Poetry for reflecting today. I’m traveling to Taiwan tonight, my motherland, to see family and friends. I am fortunate for now for relatively unencumbered freedom of movement, something my Brown friends don’t have the privilege of doing. Something to ponder on and think of how you can weaponize your privilege in the struggle.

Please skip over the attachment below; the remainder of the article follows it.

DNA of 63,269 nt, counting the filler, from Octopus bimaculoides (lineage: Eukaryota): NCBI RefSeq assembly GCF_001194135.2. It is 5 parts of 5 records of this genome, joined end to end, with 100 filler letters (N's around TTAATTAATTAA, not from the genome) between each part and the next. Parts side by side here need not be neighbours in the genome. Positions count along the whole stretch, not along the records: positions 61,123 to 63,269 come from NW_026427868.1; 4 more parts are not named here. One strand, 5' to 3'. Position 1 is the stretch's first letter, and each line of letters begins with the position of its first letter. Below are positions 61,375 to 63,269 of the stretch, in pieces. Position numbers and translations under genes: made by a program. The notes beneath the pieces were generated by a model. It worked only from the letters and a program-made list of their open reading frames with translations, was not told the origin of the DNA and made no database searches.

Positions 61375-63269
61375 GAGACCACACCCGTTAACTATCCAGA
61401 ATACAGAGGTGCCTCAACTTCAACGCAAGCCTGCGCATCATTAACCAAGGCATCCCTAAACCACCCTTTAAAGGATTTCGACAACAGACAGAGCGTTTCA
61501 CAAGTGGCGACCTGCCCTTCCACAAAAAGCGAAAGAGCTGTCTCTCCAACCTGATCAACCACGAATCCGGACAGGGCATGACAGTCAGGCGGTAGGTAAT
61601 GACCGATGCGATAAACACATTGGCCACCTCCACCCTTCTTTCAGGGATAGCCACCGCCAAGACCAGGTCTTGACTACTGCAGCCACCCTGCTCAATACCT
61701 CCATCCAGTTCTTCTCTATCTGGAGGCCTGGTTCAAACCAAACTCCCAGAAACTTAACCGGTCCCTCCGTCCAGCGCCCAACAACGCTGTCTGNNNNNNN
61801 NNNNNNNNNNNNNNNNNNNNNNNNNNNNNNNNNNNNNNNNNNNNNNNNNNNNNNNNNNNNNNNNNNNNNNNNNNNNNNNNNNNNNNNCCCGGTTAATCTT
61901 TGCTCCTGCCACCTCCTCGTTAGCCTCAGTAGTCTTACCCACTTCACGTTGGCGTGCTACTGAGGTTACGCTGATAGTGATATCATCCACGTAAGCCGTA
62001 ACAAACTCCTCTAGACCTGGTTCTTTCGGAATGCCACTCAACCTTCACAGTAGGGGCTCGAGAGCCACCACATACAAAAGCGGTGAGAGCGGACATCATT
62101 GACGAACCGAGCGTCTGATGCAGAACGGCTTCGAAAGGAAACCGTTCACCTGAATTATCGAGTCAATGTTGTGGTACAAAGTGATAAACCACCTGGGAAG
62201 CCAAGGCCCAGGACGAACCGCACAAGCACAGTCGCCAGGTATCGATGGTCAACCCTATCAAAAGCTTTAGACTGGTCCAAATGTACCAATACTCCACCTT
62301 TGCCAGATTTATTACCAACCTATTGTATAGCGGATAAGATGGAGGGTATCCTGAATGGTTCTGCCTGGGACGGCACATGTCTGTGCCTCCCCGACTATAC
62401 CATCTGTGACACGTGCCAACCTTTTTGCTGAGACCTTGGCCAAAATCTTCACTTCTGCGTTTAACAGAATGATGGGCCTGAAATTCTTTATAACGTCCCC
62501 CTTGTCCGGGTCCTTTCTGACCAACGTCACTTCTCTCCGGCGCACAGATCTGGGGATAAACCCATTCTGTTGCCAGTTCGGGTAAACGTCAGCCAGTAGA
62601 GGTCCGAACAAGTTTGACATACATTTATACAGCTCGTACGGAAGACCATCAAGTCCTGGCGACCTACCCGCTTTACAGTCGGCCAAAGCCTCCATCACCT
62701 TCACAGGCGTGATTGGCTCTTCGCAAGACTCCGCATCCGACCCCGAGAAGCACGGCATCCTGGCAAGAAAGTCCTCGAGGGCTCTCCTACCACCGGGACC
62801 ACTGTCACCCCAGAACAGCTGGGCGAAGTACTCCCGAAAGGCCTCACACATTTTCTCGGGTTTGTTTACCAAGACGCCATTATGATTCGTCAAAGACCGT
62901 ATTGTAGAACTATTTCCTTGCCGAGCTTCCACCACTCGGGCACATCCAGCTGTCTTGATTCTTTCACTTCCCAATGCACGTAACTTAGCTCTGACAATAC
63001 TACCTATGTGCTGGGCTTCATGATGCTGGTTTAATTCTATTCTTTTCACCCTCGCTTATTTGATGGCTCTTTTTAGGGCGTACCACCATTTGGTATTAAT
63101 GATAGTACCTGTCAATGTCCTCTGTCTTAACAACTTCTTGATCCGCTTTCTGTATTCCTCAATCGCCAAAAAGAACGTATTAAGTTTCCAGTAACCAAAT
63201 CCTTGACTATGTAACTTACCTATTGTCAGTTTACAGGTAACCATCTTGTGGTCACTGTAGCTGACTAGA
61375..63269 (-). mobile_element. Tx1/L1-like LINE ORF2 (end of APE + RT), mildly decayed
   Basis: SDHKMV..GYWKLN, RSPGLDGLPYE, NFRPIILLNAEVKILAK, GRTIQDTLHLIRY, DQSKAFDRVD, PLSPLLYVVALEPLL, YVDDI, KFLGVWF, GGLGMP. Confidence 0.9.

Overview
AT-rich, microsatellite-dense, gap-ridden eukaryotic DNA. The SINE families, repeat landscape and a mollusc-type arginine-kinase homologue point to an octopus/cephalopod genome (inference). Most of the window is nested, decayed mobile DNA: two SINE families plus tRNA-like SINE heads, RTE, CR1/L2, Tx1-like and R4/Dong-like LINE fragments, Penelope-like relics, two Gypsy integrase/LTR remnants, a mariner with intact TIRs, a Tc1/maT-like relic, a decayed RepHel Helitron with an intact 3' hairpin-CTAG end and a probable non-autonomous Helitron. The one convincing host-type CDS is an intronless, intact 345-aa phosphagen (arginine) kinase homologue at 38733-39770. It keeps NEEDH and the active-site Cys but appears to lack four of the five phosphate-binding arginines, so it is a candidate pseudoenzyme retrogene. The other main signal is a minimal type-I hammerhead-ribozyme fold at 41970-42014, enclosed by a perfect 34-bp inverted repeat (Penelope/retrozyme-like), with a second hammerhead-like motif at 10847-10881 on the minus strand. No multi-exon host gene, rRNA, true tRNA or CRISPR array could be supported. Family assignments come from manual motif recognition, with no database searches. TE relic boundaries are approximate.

Autopsy Last night, I dreamed that my passport bled. I dreamed that my passport was a tombstone For our United States, recently dead. I dreamed that my passport was made of bone— That it was a canoe carved out of stone. “But I can’t swim,” I said. “I will drown If I can’t make the shore. I’ll die alone In the salt. No, my body will be found With millions of bodies, all of them brown.” I dreamed that my passport was a book of prayers, Unanswered by the gods, but written down By fact checkers in suits. “There are some errors In your papers,” they said. Then took me downstairs To a room with fingernails on the floor. I dreamed that my passport was my keyware, But soldiers had set fire to the doors, To all doors—a conflagration of doors. I dreamed that my passport was my priest: “Sherman, will you battle the carnivores Or will you turn and abandon the weak? Will you be shelter? Or will you concede?” Last night, I dreamed that my passport was alive When it entered the ICU. It breathed, it breathed, Then it sighed and closed its eyes. It did not survive. ©2017, Sherman Alexie